Hewlett-Packard (HPQ) is slated to slip into the earnings confessional after the close of trading Tuesday night, and Wall Street is projecting a double-digit year-over-year decline in fourth-quarter HPQ earnings.
Currently, the consensus is projecting Hewlett-Packard earnings of $1 per share, down 13.8% from the same quarter last year. Revenue, meanwhile, is seen slipping 6.8% to $27.91 billion.
Most analysts are blaming HPQ’s decline on the rise of mobile computing, with consumers eschewing traditional PCs and laptops in favor of smartphones and tablet PCs. In fact, IDC data revealed that global PC shipments fell 7.6% year-over-year in the third quarter. The data analytics firm also projects a high probability of continued decline in worldwide PC shipments in 2014.
As such, many investors will be keeping a close eye on any revisions or changes to HPQ earnings guidance. Hewlett-Packard currently is forecasting a moderate revenue decline, with adjusted fiscal 2014 earnings seen arriving in a range of $3.55 to $3.75 per share. The consensus has its sights set on 2014 earnings of $2.66 per share.
Sentiment Ahead of HPQ Earnings
Weakness in PC shipments hasn’t affected optimism among the analyst community, however. According to EarningsWhisper.com, the current fourth-quarter HPQ earnings whisper number arrives at $1.03 per share — 3 cents better than the consensus. But, judging from the rest of HP’s sentiment backdrop, this is the extent of Wall Street’s optimism for the company.
For instance, the brokerage community as a whole is very reserved when it comes to Hewlett-Packard’s prospects. According to data from Thomson/First Call, HPQ stock has attracted just seven “buy” ratings, compared to 22 “holds” and four “sell” ratings. Furthermore, the current 12-month consensus price target for HPQ arrives at $25 — a discount to the stock’s close at $25.26 on Friday last week.
Elsewhere, options traders are not all that keen on HP’s prospects, but there is evidence that they might be coming around.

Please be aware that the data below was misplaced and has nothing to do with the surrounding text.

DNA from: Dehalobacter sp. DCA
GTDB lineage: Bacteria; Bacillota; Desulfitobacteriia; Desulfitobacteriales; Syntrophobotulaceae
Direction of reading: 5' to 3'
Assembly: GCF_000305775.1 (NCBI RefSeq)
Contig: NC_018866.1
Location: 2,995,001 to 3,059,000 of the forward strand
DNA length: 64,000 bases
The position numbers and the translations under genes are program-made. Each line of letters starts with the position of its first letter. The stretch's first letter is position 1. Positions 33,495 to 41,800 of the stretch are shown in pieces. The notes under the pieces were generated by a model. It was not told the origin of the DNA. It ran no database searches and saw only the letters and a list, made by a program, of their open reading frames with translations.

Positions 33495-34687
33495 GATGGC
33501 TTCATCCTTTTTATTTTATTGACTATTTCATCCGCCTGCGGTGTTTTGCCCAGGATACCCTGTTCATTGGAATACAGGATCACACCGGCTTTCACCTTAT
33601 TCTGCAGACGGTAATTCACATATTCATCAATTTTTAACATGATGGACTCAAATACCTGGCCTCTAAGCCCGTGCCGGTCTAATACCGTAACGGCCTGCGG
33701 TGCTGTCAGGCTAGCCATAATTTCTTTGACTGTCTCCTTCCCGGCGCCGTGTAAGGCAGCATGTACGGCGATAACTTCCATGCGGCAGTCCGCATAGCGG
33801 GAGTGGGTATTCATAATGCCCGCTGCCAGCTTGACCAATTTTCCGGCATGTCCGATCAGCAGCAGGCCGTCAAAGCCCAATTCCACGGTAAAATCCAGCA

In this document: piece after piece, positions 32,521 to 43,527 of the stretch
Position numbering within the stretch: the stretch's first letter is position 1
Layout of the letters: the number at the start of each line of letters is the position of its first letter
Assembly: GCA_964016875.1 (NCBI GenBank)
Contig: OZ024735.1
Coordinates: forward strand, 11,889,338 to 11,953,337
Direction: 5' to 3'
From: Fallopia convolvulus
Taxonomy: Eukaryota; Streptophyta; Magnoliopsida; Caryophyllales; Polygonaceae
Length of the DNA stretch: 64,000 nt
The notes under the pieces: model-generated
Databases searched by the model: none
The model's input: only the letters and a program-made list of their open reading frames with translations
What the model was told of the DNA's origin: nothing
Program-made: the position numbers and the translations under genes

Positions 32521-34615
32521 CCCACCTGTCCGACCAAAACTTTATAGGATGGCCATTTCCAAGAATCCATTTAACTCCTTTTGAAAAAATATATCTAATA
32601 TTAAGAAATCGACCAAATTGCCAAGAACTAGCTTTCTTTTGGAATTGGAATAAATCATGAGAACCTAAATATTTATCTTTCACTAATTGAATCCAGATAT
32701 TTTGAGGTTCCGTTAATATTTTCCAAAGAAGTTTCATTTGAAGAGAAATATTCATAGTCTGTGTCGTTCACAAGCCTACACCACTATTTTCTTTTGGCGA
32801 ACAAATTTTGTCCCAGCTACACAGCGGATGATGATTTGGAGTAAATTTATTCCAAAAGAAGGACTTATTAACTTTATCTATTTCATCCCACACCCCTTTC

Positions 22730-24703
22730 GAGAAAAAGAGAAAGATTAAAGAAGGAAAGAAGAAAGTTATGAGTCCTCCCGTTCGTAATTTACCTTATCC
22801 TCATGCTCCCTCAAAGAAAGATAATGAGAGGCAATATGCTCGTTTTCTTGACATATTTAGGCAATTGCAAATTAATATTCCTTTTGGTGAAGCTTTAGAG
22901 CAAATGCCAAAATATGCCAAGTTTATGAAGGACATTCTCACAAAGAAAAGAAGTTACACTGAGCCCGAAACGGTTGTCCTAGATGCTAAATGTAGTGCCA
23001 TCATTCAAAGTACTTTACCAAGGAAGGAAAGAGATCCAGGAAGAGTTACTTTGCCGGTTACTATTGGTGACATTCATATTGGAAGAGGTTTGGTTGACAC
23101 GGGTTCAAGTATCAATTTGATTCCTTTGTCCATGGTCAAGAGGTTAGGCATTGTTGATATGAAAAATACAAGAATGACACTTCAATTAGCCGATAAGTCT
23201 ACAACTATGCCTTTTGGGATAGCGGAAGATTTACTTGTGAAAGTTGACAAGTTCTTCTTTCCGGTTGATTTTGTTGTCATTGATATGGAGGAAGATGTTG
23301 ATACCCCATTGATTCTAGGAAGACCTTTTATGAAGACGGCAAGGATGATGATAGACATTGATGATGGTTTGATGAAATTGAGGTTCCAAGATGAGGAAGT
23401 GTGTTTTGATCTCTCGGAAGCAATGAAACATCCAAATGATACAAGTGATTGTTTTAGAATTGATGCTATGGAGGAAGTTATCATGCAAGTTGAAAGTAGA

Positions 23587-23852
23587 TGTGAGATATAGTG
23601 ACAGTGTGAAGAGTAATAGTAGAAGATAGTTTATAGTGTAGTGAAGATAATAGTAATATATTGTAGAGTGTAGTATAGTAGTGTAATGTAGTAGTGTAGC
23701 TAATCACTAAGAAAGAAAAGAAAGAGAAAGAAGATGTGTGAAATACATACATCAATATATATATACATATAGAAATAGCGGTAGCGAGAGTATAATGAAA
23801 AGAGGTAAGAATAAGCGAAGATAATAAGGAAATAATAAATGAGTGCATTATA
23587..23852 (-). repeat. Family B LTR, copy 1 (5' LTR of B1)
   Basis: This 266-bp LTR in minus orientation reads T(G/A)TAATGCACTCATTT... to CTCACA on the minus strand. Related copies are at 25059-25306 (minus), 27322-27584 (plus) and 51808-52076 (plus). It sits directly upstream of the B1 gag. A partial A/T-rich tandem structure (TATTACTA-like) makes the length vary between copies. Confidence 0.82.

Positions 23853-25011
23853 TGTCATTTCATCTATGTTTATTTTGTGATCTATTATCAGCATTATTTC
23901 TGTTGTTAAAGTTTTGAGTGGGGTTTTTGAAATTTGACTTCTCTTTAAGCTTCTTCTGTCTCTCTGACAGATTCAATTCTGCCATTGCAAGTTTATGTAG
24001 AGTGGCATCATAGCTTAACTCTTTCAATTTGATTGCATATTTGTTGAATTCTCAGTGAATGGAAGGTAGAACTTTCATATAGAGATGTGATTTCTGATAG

Currently, put open interest totals 76,652 contracts in the November/December series of options, compared to call open interest of 78,229 contracts. The result is a put/call open interest ratio of 0.98.
That said, HP traders will want to keep a close eye on this ratio, as it has fallen from its early November perch near 1.09. In other words, speculative options traders have been adding calls at a faster rate than puts heading into HP’s quarterly earnings report. With short interest accounting for a measly 2.26% of HP’s total float (or shares available for public trading), a continued rise in call buying heading into HP’s report could be a sign of smart money ahead of the event — as opposed to call buying as a hedge for short positions.
Click to Enlarge Taking a closer look at options activity reveals that weekly November option implieds are pricing in a potential post-earnings move of about 7.2% for HPQ. This potential move places the upper bound near $27.07, while the lower bound lies at $23.45. From a technical perspective, the upper bound corresponds with technical resistance for the stock, while the lower bound arrives near former technical support and HPQ’s 10-week moving average.
How to Trade
Judging from HP’s sentiment backdrop, it would appear that weakness in the PC market is already priced into the shares. As such, any positive data out of Tuesday’s report could go a long way toward bolstering support for the stock — a development that some options traders appear to be preparing for.
As such, traders looking to take a position ahead of HPQ earnings might want to consider a December bull call spread.
Currently, the Dec 25/28 bull call spread has quite a bit of potential.
As of the close on Friday, this spread was offered at $1, or $100 per pair of contracts. Breakeven for this trade lies at $26, while a maximum profit of $2, or $200 per pair of contracts, is possible if HP closes at or above $28 when December options expire.
As of this writing, Joseph Hargett did not hold a position in any of the aforementioned securities.